(CNN) -- An investigation into appalling conditions in school hostels has won two South African journalists the top prize at the CNN MultiChoice African Journalist Awards.
Msindisi Fengu and Yandisa Monakali shared the top honor of CNN MultiChoice African Journalist of the Year for their series "School hostels of shame," which appeared in South African newspaper Daily Dispatch.
The series investigated appalling conditions experienced by thousands of pupils in South Africa's Eastern Cape, uncovering hygiene and safety risks in school hostels and lifting the lid on corruption within the education department.
Their winning entry was chosen from 1,387 submissions from 42 nations across the continent. It also won the Print General News Award.
"It's a huge honor to win," the pair said in a statement. "It means all the work we put in has been rewarded. It always feel good to be recognized by your fellow journalists. We'll keep pushing this agenda."
Ferial Haffajee, chair of the judging panel, said the top prize was tightly contested. "But we felt that 'Hostels of shame' had resonance across the continent. We live in an era of fast everything, so fast journalism is a big part of it. To find a piece of work where people took their weekends, took months to do it and told the story over some length is a real joy."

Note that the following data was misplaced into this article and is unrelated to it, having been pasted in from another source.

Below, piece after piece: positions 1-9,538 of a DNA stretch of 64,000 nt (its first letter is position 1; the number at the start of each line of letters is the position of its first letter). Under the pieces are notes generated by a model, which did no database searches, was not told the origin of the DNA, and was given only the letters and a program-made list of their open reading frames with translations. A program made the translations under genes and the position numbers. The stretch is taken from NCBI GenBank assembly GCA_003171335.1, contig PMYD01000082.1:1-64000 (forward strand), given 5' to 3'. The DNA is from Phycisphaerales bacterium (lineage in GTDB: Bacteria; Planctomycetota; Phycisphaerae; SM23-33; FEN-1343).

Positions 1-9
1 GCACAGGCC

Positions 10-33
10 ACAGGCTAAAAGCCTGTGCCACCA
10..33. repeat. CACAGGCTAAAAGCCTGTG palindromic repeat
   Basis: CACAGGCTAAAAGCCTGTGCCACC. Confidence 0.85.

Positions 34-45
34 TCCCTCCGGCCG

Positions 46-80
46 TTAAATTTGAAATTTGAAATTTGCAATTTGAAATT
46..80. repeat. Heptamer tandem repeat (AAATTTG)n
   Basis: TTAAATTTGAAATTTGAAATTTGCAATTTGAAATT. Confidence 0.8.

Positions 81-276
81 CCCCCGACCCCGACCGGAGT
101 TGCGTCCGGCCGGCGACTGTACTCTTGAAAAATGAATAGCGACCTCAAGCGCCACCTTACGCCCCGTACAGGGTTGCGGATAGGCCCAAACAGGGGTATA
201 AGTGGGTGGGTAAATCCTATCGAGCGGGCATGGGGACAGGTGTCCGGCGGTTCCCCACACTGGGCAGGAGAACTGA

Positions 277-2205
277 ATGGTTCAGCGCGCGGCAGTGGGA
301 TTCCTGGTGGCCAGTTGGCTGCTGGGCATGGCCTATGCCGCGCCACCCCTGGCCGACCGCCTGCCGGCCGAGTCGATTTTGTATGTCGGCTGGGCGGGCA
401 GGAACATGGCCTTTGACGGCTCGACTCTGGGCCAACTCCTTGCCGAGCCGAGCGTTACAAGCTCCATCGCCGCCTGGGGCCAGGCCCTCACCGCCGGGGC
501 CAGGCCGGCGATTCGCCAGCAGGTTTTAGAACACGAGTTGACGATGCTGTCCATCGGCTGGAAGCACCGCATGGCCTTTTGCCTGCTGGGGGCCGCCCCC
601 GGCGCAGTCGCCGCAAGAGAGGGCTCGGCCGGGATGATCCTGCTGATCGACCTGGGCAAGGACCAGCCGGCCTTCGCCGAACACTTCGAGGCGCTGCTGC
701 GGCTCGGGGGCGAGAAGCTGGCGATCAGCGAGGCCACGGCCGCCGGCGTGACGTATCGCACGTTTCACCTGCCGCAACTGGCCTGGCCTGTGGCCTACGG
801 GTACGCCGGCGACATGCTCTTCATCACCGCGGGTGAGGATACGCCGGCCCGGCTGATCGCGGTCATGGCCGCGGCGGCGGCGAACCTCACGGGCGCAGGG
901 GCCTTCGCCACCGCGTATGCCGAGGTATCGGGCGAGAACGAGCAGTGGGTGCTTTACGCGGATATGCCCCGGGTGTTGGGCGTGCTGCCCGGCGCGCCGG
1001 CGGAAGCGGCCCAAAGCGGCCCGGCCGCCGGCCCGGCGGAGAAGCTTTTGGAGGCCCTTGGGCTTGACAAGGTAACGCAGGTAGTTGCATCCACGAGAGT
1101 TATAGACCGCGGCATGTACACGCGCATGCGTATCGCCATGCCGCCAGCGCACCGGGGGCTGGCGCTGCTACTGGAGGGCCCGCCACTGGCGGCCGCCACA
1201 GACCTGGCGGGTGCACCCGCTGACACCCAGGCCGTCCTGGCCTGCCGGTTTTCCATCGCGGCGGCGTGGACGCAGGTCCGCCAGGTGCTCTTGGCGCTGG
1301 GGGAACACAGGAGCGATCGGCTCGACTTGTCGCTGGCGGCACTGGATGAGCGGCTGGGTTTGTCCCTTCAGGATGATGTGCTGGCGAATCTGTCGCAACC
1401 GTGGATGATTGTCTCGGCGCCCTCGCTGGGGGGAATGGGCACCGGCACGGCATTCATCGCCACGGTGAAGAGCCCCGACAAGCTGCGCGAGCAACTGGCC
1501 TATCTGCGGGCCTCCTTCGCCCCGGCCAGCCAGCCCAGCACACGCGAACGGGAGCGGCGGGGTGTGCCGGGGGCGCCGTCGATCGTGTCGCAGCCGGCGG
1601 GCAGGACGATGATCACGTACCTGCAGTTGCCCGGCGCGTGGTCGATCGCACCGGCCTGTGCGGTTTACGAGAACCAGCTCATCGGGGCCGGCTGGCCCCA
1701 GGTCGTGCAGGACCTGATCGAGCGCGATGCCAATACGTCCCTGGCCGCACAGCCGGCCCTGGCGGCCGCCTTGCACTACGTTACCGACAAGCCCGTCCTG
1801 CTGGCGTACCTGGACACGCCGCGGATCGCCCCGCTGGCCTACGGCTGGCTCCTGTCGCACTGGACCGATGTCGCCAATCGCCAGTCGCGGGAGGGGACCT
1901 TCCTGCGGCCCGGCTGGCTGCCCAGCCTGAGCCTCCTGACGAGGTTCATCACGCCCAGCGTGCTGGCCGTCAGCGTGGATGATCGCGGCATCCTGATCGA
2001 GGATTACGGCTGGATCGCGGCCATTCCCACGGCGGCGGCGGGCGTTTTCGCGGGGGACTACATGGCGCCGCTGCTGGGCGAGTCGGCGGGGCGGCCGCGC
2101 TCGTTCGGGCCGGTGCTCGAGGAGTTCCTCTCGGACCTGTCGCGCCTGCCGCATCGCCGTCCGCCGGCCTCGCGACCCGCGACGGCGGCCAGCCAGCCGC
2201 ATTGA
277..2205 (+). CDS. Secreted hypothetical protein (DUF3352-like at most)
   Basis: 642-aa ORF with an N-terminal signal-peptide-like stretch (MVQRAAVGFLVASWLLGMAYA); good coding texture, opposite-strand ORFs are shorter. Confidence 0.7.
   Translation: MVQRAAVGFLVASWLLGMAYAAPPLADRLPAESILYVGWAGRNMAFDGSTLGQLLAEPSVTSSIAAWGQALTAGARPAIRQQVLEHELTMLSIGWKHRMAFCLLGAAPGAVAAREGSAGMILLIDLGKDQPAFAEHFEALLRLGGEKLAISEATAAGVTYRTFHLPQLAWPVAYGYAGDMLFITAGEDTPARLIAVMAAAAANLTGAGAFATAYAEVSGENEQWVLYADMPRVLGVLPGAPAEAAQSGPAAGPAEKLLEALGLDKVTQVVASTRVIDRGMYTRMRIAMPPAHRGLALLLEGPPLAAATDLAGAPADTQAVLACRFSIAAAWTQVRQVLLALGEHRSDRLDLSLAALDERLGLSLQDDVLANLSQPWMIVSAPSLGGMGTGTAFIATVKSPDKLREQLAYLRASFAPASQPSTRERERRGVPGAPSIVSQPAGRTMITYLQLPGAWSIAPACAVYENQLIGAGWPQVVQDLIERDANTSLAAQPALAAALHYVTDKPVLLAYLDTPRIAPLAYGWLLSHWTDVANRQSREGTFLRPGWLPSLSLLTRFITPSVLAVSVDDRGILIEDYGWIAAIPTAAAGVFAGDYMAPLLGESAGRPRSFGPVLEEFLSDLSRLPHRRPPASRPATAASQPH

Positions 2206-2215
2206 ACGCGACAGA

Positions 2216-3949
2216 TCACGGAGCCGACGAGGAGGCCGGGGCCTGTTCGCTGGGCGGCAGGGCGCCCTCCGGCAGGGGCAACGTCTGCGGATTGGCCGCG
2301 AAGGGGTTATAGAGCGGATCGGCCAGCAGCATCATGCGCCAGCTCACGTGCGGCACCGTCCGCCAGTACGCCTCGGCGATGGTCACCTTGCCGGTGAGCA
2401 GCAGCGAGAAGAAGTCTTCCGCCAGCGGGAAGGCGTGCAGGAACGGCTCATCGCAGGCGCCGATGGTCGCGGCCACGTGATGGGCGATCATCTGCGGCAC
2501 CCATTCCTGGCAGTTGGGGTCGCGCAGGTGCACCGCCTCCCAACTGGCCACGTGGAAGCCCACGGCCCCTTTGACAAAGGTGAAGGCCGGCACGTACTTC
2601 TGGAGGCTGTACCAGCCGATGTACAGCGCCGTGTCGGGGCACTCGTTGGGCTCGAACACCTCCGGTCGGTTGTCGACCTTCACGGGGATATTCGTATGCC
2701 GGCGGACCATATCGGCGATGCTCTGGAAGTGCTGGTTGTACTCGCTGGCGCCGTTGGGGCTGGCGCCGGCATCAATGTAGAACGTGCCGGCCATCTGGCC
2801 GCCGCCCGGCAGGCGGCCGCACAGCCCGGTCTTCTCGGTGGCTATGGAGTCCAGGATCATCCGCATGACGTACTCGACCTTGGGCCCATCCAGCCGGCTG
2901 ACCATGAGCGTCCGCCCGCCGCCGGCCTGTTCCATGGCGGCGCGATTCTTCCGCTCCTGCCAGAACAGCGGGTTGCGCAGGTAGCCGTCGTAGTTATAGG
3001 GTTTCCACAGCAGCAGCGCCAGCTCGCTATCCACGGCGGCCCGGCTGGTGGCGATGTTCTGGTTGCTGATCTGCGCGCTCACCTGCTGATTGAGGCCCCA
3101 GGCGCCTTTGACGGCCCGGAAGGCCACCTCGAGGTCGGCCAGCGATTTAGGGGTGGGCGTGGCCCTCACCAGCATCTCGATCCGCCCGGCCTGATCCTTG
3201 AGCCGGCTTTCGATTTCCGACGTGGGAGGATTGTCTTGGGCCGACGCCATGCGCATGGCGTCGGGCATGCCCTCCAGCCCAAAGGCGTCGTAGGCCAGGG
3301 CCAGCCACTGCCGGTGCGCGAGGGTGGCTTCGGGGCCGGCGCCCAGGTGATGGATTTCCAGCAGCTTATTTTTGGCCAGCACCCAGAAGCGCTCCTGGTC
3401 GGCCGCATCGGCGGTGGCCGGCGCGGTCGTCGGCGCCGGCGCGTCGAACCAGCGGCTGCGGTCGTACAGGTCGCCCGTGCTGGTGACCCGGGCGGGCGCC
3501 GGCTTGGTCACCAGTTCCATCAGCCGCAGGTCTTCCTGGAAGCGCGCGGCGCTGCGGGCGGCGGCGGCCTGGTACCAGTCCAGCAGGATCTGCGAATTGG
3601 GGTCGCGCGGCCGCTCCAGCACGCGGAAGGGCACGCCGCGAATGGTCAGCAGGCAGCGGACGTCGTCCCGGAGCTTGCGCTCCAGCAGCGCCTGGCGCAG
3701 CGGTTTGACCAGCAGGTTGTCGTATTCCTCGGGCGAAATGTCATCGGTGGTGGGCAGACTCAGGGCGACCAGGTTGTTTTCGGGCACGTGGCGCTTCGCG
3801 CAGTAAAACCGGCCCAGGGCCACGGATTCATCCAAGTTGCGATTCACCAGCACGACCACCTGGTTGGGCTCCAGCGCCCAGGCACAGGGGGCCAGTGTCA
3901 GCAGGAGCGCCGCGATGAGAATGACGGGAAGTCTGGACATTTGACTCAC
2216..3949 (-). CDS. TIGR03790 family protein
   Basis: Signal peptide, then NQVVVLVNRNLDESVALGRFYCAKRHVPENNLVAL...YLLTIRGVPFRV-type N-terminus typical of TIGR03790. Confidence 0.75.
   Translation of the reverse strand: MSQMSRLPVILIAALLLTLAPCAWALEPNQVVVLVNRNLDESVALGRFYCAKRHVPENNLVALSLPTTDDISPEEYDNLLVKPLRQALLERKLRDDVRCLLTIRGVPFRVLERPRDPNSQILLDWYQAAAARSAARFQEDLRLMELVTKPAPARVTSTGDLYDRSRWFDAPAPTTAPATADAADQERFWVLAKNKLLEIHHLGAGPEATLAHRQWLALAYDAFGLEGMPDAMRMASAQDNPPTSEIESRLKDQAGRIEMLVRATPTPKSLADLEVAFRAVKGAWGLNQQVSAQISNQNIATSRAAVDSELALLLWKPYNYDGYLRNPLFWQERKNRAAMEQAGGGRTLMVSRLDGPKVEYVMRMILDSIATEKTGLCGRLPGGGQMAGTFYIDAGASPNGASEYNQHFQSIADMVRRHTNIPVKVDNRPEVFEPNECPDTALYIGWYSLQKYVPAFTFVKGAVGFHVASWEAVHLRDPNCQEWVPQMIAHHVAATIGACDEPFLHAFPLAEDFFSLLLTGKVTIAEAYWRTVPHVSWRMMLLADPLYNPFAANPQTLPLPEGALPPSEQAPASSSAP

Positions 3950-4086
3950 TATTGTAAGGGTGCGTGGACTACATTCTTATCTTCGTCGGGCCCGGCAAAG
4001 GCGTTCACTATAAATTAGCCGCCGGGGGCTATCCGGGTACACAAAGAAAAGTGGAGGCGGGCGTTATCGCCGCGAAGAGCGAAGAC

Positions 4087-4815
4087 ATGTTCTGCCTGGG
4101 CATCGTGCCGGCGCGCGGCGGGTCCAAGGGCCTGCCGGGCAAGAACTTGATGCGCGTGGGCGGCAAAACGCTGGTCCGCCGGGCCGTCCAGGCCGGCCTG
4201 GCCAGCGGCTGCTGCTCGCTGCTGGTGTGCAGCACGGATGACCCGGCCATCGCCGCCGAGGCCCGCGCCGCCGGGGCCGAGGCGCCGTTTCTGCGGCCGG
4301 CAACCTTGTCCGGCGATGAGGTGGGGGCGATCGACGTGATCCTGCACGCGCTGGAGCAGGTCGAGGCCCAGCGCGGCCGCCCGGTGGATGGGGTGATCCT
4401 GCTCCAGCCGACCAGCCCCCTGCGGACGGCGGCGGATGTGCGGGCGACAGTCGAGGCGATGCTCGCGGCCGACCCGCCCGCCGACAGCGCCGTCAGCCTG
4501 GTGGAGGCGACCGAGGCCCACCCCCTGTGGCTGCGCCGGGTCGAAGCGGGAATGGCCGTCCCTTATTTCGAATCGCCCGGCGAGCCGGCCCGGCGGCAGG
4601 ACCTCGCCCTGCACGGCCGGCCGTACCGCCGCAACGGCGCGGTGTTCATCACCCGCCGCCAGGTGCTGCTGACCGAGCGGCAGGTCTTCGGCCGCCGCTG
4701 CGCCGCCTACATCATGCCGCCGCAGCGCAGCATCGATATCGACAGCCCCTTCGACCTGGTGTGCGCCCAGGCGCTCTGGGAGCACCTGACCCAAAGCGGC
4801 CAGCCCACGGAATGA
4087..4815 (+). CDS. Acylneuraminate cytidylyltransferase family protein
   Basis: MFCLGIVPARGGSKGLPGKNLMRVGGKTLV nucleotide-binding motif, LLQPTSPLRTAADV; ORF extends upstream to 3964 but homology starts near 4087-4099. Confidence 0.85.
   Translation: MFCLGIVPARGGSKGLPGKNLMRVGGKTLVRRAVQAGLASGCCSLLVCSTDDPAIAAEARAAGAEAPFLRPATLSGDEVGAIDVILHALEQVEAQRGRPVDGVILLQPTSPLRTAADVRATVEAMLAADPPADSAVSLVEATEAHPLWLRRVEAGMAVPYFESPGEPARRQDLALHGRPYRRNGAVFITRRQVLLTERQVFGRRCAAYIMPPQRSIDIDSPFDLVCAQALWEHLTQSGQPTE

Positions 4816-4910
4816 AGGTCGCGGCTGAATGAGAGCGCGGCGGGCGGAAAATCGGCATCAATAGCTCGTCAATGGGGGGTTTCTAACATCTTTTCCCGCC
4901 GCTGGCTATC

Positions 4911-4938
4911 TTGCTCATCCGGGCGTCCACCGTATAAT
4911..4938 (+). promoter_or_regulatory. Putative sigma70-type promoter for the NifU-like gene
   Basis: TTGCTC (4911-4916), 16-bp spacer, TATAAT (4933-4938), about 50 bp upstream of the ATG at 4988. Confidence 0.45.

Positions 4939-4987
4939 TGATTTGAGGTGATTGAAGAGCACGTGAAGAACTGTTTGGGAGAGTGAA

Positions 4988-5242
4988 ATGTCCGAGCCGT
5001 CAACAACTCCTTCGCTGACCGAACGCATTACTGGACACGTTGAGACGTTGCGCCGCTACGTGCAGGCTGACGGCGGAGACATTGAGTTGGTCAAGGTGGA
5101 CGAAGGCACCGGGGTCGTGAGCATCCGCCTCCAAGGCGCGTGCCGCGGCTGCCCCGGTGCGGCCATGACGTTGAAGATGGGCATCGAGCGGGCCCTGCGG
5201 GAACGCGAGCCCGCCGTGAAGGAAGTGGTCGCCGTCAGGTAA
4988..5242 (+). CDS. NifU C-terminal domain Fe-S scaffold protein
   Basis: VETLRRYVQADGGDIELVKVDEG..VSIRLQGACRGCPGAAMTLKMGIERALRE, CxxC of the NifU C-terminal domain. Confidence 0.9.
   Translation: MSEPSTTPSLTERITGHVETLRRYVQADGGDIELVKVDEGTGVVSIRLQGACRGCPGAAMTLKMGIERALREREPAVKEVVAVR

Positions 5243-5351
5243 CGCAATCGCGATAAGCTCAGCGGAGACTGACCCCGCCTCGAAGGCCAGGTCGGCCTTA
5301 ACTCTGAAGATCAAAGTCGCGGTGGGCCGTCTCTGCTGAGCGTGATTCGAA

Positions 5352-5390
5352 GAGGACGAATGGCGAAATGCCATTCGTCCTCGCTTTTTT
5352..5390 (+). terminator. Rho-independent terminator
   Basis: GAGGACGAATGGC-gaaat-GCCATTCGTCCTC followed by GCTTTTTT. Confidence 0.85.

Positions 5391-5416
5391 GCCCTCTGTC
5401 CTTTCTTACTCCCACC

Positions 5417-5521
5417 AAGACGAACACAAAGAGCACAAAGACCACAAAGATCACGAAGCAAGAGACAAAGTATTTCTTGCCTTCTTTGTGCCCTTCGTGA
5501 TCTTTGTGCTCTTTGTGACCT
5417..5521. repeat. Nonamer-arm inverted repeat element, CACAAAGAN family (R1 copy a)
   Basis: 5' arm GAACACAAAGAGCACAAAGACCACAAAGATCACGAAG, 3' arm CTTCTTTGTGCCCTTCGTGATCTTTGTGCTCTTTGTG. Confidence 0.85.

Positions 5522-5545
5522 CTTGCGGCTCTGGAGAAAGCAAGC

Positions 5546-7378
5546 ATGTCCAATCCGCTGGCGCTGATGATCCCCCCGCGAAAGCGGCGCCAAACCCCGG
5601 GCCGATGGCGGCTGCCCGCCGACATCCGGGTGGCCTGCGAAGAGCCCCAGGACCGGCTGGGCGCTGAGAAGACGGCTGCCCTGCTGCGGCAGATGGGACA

The award carried a substantial cash prize, plus a visit to CNN Center in Atlanta to attend the three-week CNN Journalism Fellowship. All finalists received a cash prize, with category winners receiving a laptop and printer as well.
Fengu and Monakali were among 27 finalists from 11 countries who attended the Awards ceremony at the Cape Town International Convention Center Saturday as the culmination of a four day program of workshops, media forums, networking, and sightseeing.
Parisa Khosravi, senior vice president, global relations for CNN Worldwide, said the awards highlighted the depth and strength of journalism in Africa.
"These men and women have proven that top-notch journalism is alive and prospering, and Africa will have its stories told to the world."
Nico Meyer, CEO of MultiChoice Africa, said journalists played a vital role in the development of African media.
"Without your hard work and perseverance, the development of the media across Africa would not be possible."
Khosravi presented the top award with Collins Khumalo, CEO of MultiChoice South Africa.
The awards were established in 1995 to encourage, promote and recognize excellence in African journalism.